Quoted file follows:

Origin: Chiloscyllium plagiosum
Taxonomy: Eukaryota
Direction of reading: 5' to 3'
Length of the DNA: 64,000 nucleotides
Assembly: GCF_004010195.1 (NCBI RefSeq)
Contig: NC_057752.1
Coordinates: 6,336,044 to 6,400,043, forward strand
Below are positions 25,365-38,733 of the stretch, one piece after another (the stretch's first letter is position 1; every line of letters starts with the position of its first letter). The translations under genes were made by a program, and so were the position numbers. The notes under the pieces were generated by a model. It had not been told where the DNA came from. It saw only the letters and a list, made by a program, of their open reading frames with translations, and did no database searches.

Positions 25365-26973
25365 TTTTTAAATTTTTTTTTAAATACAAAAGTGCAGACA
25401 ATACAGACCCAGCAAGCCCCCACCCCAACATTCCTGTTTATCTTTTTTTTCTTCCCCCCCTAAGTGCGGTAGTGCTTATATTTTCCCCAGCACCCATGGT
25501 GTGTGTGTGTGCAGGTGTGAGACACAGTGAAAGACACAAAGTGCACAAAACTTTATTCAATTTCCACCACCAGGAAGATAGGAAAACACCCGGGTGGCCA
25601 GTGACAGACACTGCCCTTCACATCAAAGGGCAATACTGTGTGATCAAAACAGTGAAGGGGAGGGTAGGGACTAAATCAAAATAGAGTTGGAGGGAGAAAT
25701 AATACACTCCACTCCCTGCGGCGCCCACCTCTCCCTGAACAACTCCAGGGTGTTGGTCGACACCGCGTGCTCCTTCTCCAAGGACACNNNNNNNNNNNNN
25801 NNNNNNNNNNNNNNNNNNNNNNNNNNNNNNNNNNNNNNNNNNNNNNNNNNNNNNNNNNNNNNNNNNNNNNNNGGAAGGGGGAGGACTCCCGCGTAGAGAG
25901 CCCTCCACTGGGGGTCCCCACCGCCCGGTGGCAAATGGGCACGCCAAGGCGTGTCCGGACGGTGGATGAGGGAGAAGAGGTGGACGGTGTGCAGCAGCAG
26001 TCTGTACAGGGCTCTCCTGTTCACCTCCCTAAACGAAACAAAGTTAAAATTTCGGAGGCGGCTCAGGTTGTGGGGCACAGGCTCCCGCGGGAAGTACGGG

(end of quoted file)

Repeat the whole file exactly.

Origin: Chiloscyllium plagiosum
Taxonomy: Eukaryota
Direction of reading: 5' to 3'
Length of the DNA: 64,000 nucleotides
Assembly: GCF_004010195.1 (NCBI RefSeq)
Contig: NC_057752.1
Coordinates: 6,336,044 to 6,400,043, forward strand
Below are positions 25,365-38,733 of the stretch, one piece after another (the stretch's first letter is position 1; every line of letters starts with the position of its first letter). The translations under genes were made by a program, and so were the position numbers. The notes under the pieces were generated by a model. It had not been told where the DNA came from. It saw only the letters and a list, made by a program, of their open reading frames with translations, and did no database searches.

Positions 25365-26973
25365 TTTTTAAATTTTTTTTTAAATACAAAAGTGCAGACA
25401 ATACAGACCCAGCAAGCCCCCACCCCAACATTCCTGTTTATCTTTTTTTTCTTCCCCCCCTAAGTGCGGTAGTGCTTATATTTTCCCCAGCACCCATGGT
25501 GTGTGTGTGTGCAGGTGTGAGACACAGTGAAAGACACAAAGTGCACAAAACTTTATTCAATTTCCACCACCAGGAAGATAGGAAAACACCCGGGTGGCCA
25601 GTGACAGACACTGCCCTTCACATCAAAGGGCAATACTGTGTGATCAAAACAGTGAAGGGGAGGGTAGGGACTAAATCAAAATAGAGTTGGAGGGAGAAAT
25701 AATACACTCCACTCCCTGCGGCGCCCACCTCTCCCTGAACAACTCCAGGGTGTTGGTCGACACCGCGTGCTCCTTCTCCAAGGACACNNNNNNNNNNNNN
25801 NNNNNNNNNNNNNNNNNNNNNNNNNNNNNNNNNNNNNNNNNNNNNNNNNNNNNNNNNNNNNNNNNNNNNNNNGGAAGGGGGAGGACTCCCGCGTAGAGAG
25901 CCCTCCACTGGGGGTCCCCACCGCCCGGTGGCAAATGGGCACGCCAAGGCGTGTCCGGACGGTGGATGAGGGAGAAGAGGTGGACGGTGTGCAGCAGCAG
26001 TCTGTACAGGGCTCTCCTGTTCACCTCCCTAAACGAAACAAAGTTAAAATTTCGGAGGCGGCTCAGGTTGTGGGGCACAGGCTCCCGCGGGAAGTACGGG